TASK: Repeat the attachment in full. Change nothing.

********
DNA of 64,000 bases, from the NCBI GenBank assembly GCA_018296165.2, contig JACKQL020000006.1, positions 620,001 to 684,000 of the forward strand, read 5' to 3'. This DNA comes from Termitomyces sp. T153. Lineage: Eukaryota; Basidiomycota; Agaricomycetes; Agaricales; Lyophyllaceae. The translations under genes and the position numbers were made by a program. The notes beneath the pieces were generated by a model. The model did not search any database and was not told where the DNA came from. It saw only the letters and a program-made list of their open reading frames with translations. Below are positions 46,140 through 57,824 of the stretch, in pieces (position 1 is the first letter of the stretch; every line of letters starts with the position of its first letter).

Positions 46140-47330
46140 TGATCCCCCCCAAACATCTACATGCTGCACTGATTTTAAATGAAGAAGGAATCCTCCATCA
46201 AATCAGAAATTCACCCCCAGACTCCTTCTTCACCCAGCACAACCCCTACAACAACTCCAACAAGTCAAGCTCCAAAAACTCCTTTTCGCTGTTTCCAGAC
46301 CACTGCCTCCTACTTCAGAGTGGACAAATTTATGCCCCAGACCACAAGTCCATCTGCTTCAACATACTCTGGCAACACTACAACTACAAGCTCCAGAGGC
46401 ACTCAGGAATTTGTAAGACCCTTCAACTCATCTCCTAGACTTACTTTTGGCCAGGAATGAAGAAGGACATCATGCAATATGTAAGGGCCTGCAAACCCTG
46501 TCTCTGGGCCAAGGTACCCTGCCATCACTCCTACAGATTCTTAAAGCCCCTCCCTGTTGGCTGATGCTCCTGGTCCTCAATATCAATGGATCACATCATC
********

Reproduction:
DNA of 64,000 bases, from the NCBI GenBank assembly GCA_018296165.2, contig JACKQL020000006.1, positions 620,001 to 684,000 of the forward strand, read 5' to 3'. This DNA comes from Termitomyces sp. T153. Lineage: Eukaryota; Basidiomycota; Agaricomycetes; Agaricales; Lyophyllaceae. The translations under genes and the position numbers were made by a program. The notes beneath the pieces were generated by a model. The model did not search any database and was not told where the DNA came from. It saw only the letters and a program-made list of their open reading frames with translations. Below are positions 46,140 through 57,824 of the stretch, in pieces (position 1 is the first letter of the stretch; every line of letters starts with the position of its first letter).

Positions 46140-47330
46140 TGATCCCCCCCAAACATCTACATGCTGCACTGATTTTAAATGAAGAAGGAATCCTCCATCA
46201 AATCAGAAATTCACCCCCAGACTCCTTCTTCACCCAGCACAACCCCTACAACAACTCCAACAAGTCAAGCTCCAAAAACTCCTTTTCGCTGTTTCCAGAC
46301 CACTGCCTCCTACTTCAGAGTGGACAAATTTATGCCCCAGACCACAAGTCCATCTGCTTCAACATACTCTGGCAACACTACAACTACAAGCTCCAGAGGC
46401 ACTCAGGAATTTGTAAGACCCTTCAACTCATCTCCTAGACTTACTTTTGGCCAGGAATGAAGAAGGACATCATGCAATATGTAAGGGCCTGCAAACCCTG
46501 TCTCTGGGCCAAGGTACCCTGCCATCACTCCTACAGATTCTTAAAGCCCCTCCCTGTTGGCTGATGCTCCTGGTCCTCAATATCAATGGATCACATCATC